George calls this Stunt Roman signifying that he considers it a lettering equivalent of showing off or performing for the crowd. The letter forms are very stylish, Art Deco in the extreme. I like it, though again would use it sparingly. There’s a font called University which is clearly based on this.


A patriotic style that works well for these large letters, the thin strokes would disappear at smaller sizes.


These alphabets use the idea of wobble, adding a rough or crude look by making all the strokes uneven in random ways. It’s an idea I used often when lettering comics, though not in these specific styles. “Western Letters” suggests the crudeness of signs in the Old West, I guess, though I’ve never seen anything like it in real Old West imagery.


The final page in this post is full of contrasts. On the left is a stylish condensed Art Deco alphabet that I like, though the strokes are a bit thin. On the right is an experiment in tone and rounded shapes that I find almost unreadable and rather ugly. Well, they can’t all be winners! More next time.


When Lettering Takes Center Stage


Image © DC Comics, Inc.

Usually in comics lettering takes a supporting role behind the writing, art, and even the coloring. It’s an important role, but not one that is meant to stand out, sort of like the soundtrack of a film or even more appropriately the title cards of a silent film. There are places where lettering is meant to be noticed, like the title page and certain places where sound effects are important, and occasionally lettering gets to walk right up to the front of the reader’s attention and show off. This was the case in a 1991 issue of THE DEMON, #16, written by Alan Grant, art by Val Semeiks and Bob Smith, lettering by myself. The script called for a representation of a page in a medieval book of spells, but one that was actually more of a crossword puzzle filled in. When I got the pencilled art, I probably drew in the lines of the crossword and put in the large calligraphic letters as indicated by Val Semeiks. It’s likely I also inked in his lettering on the central monogram, too. While that and the thorny borders are fine work, there’s no denying that the lettering had a chance to shine here, and I enjoyed that. When the art was eventually returned to Val, he gave me this page, a very kind gift. I thought you might enjoy seeing it. And, if you’re interested in owning this page, I have it on eBay HERE. While I’ve enjoyed owning it for many years, I feel it’s now time to pass it on. I’d be happy to sign it for you.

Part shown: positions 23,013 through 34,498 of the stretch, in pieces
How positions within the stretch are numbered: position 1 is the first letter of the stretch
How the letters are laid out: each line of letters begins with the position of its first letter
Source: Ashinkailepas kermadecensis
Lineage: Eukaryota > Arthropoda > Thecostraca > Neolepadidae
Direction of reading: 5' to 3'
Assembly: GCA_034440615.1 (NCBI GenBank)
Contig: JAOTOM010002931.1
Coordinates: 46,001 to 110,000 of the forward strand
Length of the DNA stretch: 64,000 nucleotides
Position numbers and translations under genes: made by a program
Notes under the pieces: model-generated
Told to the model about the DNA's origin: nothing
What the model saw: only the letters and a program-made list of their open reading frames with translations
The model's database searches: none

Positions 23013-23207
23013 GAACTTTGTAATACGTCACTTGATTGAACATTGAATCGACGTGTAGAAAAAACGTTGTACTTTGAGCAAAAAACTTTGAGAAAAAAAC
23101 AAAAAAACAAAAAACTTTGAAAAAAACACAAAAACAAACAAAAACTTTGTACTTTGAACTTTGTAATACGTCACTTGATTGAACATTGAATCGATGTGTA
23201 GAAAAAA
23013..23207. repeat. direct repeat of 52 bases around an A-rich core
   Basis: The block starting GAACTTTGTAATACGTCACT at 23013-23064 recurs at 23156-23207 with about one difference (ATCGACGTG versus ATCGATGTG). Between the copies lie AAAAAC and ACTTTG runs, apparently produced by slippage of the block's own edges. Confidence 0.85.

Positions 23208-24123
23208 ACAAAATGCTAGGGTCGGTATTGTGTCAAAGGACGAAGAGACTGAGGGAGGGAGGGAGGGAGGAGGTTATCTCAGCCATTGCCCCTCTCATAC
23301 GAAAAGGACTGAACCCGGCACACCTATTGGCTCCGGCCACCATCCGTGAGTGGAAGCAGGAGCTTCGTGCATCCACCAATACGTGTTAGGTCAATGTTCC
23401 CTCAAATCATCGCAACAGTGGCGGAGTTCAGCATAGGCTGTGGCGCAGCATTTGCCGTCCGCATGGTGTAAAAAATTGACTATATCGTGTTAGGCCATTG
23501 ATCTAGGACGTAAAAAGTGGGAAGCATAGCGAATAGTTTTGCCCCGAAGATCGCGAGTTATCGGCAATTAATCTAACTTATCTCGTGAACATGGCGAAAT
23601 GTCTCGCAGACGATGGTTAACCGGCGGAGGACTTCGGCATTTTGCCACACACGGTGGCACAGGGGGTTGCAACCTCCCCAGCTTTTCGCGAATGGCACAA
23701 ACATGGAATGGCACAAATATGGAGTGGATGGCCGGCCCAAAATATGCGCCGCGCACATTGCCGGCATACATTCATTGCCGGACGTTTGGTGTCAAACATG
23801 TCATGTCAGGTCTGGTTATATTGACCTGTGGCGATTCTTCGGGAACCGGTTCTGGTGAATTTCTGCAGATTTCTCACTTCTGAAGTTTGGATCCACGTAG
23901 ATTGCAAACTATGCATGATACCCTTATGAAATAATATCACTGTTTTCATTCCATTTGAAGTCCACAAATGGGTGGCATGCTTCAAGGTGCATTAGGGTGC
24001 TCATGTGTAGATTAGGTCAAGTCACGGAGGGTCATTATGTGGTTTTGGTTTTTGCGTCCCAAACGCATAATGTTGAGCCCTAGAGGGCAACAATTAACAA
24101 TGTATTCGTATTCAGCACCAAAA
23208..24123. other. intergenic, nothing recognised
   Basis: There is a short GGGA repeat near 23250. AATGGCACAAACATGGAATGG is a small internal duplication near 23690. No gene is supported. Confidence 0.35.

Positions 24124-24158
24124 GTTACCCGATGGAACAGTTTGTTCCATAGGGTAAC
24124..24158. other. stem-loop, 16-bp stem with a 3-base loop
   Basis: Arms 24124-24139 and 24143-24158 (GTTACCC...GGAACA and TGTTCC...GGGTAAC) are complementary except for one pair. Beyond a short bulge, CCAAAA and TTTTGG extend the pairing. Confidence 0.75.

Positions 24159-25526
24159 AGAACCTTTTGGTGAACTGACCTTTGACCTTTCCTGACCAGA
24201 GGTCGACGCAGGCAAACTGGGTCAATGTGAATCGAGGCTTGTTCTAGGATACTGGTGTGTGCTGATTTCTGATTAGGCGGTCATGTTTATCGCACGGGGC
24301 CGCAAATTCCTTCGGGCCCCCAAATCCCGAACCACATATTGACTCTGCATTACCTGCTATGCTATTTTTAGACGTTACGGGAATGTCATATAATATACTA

Pulled From My Files #22: X-MEN #30 cover


Image © Marvel Characters, Inc.

In late 1993 I was asked to letter the cover blurb for X-Men #30, as you can see, a special event. It’s always fun to have a place to use some decorative calligraphic script, and in this case I thought it worked well with some art deco open letters for the top line and character names. The lettering was done by hand.


The jagged oval burst balloon with a roughened outer edge added some energy to a generally static cover scene, though one with lots of implied movement. I thought it worked well.